While index investors are satisfied with returns equal to risks, beat-the-market investors search for returns higher than risks. Some beat-the-market investors choose handfuls of investments and trade them frequently, hoping to fill their ladles with more fat returns than in the ladles of index investors. Others buy beat-the-market mutual funds, exchange traded funds, or hedge funds, hoping that their managers would find stocks with fat returns. But not all beat-the-market investors can be above average. The ladles of index investors are filled with average amounts of fat returns. If some beat-the-market investors fill their ladles with above-average fat returns, other beat-the-market investors are left with below-average fat returns in their ladles. Moreover, the expenses of beat-the-market investors are higher than those of index investors because beat-the-market investors pay higher costs of trading and the higher costs of beat-the-market managers. Beat-the-market costs are substantial. By one estimate, investors would have saved more than $100 billion each year by investing in low-cost index funds and foregoing attempts to beat-the-market by on their own or by paying money managers to do it for them.
The beat-the-market puzzle
Why don’t beat-the-market investors abandon their game and join index investors? One part of the answer is easy. While average beat-the-market investors cannot beat the market, some beat-the-market investors are above average. Professional investors, such as mutual fund and hedge fund managers, regularly beat the market. Stocks bought by beat-the-market mutual fund managers had higher returns than stocks sold by them. And hedge fund managers are famous for the billion-dollar paychecks they earn by beating the market. But investors in beat-the-market mutual funds trail investors in index funds because the costs of beat-the-market mutual funds detract from the returns passed on to investors more than managers add to them. Hedge funds are riskier than investors believe and the returns they pass on to investors are lower than investors believe.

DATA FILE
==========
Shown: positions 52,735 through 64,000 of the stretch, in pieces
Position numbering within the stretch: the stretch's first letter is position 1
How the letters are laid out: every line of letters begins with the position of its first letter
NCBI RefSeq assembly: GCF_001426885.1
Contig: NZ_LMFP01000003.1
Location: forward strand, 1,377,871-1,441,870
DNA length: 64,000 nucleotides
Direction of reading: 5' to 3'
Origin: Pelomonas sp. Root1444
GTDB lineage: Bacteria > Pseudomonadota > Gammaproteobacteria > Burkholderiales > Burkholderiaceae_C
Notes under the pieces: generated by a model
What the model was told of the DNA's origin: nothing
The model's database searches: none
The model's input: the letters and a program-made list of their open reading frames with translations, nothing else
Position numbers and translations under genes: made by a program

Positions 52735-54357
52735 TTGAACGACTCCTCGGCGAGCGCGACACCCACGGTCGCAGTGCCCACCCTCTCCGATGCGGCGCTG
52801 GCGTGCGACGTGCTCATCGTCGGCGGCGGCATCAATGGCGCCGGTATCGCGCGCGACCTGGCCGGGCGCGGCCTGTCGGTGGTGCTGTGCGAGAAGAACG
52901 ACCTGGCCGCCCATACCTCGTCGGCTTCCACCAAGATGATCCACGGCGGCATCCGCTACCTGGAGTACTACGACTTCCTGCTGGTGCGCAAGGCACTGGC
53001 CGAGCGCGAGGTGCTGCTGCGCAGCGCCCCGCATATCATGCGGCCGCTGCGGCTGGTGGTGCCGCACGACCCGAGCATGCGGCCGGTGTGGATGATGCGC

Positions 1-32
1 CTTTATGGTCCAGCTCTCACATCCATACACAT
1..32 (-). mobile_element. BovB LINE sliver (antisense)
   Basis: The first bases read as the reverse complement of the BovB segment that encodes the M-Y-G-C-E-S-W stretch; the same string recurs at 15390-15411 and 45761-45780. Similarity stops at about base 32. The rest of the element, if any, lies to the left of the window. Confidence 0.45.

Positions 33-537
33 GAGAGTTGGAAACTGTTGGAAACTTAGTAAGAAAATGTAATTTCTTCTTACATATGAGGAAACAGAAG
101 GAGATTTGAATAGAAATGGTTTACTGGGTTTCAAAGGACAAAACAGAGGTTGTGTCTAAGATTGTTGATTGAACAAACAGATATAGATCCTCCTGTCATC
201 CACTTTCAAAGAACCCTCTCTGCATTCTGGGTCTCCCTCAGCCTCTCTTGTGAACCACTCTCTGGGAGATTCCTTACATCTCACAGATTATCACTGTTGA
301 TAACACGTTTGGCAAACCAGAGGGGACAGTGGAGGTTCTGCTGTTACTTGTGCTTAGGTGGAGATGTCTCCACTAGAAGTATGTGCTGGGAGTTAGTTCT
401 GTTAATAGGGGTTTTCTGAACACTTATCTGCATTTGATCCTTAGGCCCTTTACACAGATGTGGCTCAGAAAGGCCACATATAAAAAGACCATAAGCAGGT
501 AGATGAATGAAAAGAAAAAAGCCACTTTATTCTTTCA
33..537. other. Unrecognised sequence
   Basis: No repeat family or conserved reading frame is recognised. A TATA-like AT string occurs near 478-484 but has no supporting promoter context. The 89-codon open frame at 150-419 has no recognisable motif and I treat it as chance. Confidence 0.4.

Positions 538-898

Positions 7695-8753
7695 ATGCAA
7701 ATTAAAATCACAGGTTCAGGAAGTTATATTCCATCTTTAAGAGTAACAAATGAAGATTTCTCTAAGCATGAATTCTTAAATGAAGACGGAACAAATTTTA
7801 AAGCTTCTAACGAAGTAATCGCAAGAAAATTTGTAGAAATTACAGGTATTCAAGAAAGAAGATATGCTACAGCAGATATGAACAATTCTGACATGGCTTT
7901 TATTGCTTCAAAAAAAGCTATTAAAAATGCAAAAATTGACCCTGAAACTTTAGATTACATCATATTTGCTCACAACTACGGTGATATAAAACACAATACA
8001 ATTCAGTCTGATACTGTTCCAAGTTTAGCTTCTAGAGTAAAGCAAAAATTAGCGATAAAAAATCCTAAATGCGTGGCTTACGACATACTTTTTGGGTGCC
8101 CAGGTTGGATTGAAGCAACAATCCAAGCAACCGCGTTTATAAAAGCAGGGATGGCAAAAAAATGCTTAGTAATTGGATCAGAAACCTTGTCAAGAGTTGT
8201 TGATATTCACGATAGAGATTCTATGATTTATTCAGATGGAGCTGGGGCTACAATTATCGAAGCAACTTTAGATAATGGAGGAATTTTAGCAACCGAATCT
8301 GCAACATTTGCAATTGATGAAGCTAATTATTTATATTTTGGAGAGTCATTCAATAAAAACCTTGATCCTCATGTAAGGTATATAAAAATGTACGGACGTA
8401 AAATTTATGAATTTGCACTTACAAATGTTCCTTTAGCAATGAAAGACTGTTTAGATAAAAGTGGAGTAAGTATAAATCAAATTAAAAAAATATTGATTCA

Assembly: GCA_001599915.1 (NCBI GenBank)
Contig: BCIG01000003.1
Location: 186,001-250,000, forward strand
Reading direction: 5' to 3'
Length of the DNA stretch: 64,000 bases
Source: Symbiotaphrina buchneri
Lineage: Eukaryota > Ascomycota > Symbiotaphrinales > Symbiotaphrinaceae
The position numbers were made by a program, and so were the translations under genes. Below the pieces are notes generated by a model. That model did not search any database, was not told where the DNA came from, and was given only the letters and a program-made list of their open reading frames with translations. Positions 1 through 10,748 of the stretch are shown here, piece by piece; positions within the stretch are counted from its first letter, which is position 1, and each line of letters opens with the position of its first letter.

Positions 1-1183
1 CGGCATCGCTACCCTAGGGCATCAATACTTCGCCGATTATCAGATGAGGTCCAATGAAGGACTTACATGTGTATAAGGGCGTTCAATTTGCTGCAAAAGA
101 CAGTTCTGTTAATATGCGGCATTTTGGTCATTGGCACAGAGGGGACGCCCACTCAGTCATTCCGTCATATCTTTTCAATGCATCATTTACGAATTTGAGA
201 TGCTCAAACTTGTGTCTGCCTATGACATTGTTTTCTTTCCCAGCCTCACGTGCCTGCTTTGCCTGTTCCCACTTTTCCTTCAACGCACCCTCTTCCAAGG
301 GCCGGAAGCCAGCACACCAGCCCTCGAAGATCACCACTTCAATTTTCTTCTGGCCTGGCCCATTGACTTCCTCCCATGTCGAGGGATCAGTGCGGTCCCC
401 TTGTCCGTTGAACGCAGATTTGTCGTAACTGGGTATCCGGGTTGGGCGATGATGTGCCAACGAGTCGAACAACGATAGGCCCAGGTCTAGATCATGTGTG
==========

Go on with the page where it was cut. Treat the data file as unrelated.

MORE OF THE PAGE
Highly intelligent investors might be able to beat the market, but their success is far from assured because intelligent investors are not always wise. Harvard staff members are intelligent and so are Harvard undergraduate students with SAT scores in the 99th percentile as are Wharton MBA students with SAT scores at the 98th percentile. Staff and students received information about past performance and fees of index funds that track the S&P 500 Index. But the information about the funds varied by the dates when the funds were established and the dates when the funds’ prospectuses were published.
Wise investors faced with a choice among index funds following the S&P 500 Index choose the index fund with the lowest fees since these index funds are otherwise as identical as identical cereal boxes. But nine out of ten staff and college students chose index funds with higher fees and so did eight out of ten MBA students. Staff and students chased returns instead, choosing funds with the highest historical returns, apparently assuming that these offer returns higher than risks.
Insiders Deepen the Beat-the-Market Puzzle
Some investors have access to inside information, such as information about mergers being negotiated or disappointing earnings about to be revealed. Investors with inside information include corporate executives and investors with links to executives, including investment bankers and hedge fund managers. Members of Congress have inside information as well. Only one-third of American senators bought or sold stocks in any one year during the boom years of the 1990s but trading senators did very well. While corporate insiders beat the market by six percentage points each year on average, trading senators beat it by 12 percentage points. “I don’t think you need much of an imagination to realize that they’re in the know,” said Alan Ziobrowski, one of the authors of the study.